Talquetamab Named a Breakthrough Therapy for Hard-to-treat Myeloma
Talquetamab, a first-in-class antibody treatment being developed by Janssen Research & Development, has been granted breakthrough therapy designation by the U.S. Food and Drug Administration (FDA) for hard-to-treat multiple myeloma.
The designation was awarded based on the positive safety and efficacy findings of a Phase 1/2 clinical trial involving adults with relapsed or refractory multiple myeloma (RRMM) who previously received at least four lines of therapy. Data showed that talquetamab helped kill cancer cells by targeting two specific proteins — GPRC5D and CD3 — at the same time.
The FDA awards breakthrough therapy designation to accelerate the development of investigational treatments for serious or life-threatening conditions. It is based on preliminary clinical evidence showing a therapy’s improvement on at least one clinically significant goal compared with existing treatments.
“This breakthrough therapy designation marks an important step in the continued development of talquetamab, a first-in-class bispecific antibody T-cell engager using GPRC5D, a novel target for the treatment of patients with relapsed or refractory multiple myeloma,” Sen Zhuang, MD, PhD, vice president of Janssen Research & Development, said in a press release.
“Despite the therapies available for patients with relapsed or refractory multiple myeloma, new targets and treatments are needed because of the heterogeneity of the disease, which can impact a patient’s response to treatment,” Zhuang said.
Talquetamab was designed to target the GPRC5Da receptor, which is highly present on cancerous plasma cells. It also binds CD3, a protein on the surface of immune T-cells. Preclinical studies demonstrated that talquetamab works by triggering the death of GPRC5D-expressing cells by binding and activating T-cells.
In humans, talquetamab was tested in the Phase 1/2 MonumenTAL-1 study, which recruited heavily pretreated adults with RRMM.
Phase 1 (NCT03399799) of MonumenTAL-1 was a dose-escalation study, in which participants were given increasingly higher doses of talquetamab to establish a safe dosing schedule. The therapy was delivered either intravenously (into the vein) or through an under-the-skin (subcutaneous) injection.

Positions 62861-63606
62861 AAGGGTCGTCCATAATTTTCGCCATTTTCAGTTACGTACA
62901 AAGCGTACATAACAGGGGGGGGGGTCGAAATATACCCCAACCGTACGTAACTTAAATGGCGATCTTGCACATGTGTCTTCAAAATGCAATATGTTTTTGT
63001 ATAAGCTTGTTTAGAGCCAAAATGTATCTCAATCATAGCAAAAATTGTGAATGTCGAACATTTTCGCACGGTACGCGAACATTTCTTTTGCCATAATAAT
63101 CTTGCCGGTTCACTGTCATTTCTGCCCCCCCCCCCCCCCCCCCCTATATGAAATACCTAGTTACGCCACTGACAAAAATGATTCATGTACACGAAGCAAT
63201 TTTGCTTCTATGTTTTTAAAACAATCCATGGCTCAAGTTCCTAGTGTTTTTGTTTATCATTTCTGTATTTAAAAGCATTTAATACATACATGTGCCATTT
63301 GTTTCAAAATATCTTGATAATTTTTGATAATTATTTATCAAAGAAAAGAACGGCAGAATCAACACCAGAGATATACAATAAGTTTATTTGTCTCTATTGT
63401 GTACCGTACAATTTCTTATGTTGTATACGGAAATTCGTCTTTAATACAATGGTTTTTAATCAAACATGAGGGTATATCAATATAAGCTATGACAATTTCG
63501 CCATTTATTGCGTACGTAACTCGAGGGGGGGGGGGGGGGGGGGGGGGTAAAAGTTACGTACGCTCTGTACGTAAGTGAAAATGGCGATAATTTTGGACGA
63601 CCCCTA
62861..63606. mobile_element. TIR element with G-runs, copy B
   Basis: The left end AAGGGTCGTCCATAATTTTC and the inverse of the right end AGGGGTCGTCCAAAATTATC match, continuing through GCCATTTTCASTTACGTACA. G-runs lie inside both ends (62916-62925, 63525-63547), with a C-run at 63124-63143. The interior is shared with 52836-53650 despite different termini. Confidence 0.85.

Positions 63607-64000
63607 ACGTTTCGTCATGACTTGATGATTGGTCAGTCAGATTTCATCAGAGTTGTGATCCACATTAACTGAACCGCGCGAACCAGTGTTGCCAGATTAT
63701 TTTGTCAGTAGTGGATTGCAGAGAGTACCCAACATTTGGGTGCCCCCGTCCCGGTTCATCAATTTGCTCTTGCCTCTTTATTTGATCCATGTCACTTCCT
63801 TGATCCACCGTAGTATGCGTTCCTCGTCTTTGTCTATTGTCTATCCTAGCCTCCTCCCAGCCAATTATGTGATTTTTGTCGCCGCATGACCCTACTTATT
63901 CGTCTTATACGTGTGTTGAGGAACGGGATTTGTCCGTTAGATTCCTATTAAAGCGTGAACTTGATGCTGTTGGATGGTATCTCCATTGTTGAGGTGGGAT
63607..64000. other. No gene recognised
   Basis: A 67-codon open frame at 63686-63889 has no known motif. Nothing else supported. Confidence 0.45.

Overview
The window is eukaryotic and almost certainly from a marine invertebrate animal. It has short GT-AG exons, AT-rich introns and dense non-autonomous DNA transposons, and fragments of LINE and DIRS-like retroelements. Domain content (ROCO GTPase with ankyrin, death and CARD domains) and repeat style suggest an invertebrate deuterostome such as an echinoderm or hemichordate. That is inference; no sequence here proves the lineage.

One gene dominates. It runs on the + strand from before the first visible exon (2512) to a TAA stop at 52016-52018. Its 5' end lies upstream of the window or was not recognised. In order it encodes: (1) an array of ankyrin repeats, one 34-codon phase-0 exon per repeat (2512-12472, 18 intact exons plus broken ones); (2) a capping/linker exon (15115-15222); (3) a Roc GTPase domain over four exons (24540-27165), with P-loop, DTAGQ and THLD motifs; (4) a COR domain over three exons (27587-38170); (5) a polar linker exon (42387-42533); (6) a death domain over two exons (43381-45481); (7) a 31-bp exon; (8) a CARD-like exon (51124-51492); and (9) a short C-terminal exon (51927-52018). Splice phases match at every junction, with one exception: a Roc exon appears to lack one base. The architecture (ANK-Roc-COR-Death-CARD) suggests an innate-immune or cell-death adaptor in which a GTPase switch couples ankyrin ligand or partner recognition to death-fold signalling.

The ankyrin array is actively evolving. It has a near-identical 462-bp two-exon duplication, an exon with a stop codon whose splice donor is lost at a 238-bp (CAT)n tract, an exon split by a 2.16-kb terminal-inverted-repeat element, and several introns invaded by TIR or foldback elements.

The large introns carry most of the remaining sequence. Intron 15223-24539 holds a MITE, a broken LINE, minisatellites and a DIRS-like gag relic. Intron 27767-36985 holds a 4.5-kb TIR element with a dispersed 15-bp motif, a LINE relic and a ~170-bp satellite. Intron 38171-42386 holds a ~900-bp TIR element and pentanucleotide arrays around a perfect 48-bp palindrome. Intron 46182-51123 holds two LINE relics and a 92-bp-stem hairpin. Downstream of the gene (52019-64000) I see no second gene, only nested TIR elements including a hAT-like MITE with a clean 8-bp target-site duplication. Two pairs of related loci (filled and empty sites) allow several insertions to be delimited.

Researchers also assessed the safety of talquetamab and determined the best dose to be tested in the trial’s ongoing Phase 2 (NCT04634552).
Phase 2 is evaluating the efficacy of talquetamab in up to 320 adults with RRMM. Recruitment is continuing at 83 sites worldwide.
Findings from MonumenTAL-1 were presented during the 2022 European Hematology Association (EHA) Annual Congress and also shared at the 2022 American Society of Clinical Oncology (ASCO) Annual Meeting.
According to study findings, two recommended doses, both under-the-skin injections, were identified: 405 mcg (microgram)/kg weekly and 800 mcg/kg once every two weeks.
Participants in the 405 mcg/kg group had received a median of six prior lines of therapy, including a proteasome inhibitor, an immunomodulatory agent, and a CD38 inhibitor. Meanwhile, patients in the 800 mcg/kg group had received five prior therapies. Median follow-up was almost a year for those in the first group and about four months for those in the second.
Most of the reported adverse events (side effects) were mild or moderate in severity. A low blood cell count, called cytopenia, was among the most common adverse events, reported for 67% of patients in the 405 mcg/kg group and 36% of those in 800 mcg/kg group.
Cytokine release syndrome (CRS), a potentially life-threatening complication characterized by fever and multiple organ dysfunction, also was frequently observed. It occurred in 77% of those in the lower dose group and 80% of patients in the higher dose group.
Other common adverse events included infections (47% and 34%), skin- and nail-related disorders (83% and 75%), and dysgeusia, or an altered sense of taste (63% and 57%). No patients died as a result of an adverse event.
Overall response rates were 70% (405 mcg/kg group) and 64% (800 mcg/kg group), with 57% and 52%, respectively, achieving a very good partial response or better rate. The median time to the first confirmed response was about one month for both groups.
Both doses had similar profiles in terms of pharmacokinetics, the movement of a treatment throughout the body, and pharmacodynamics, the interactions between the body and a compound.
“We are resolute in our commitment to advance science and develop new therapies and regimens for patients with the goal of delivering the best possible outcomes while driving toward cures,” Zhuang said.
Talquetamab last year also received orphan drug status from the FDA. It also was granted priority medicines (PRIME) designation from the European Medicines Agency (EMA).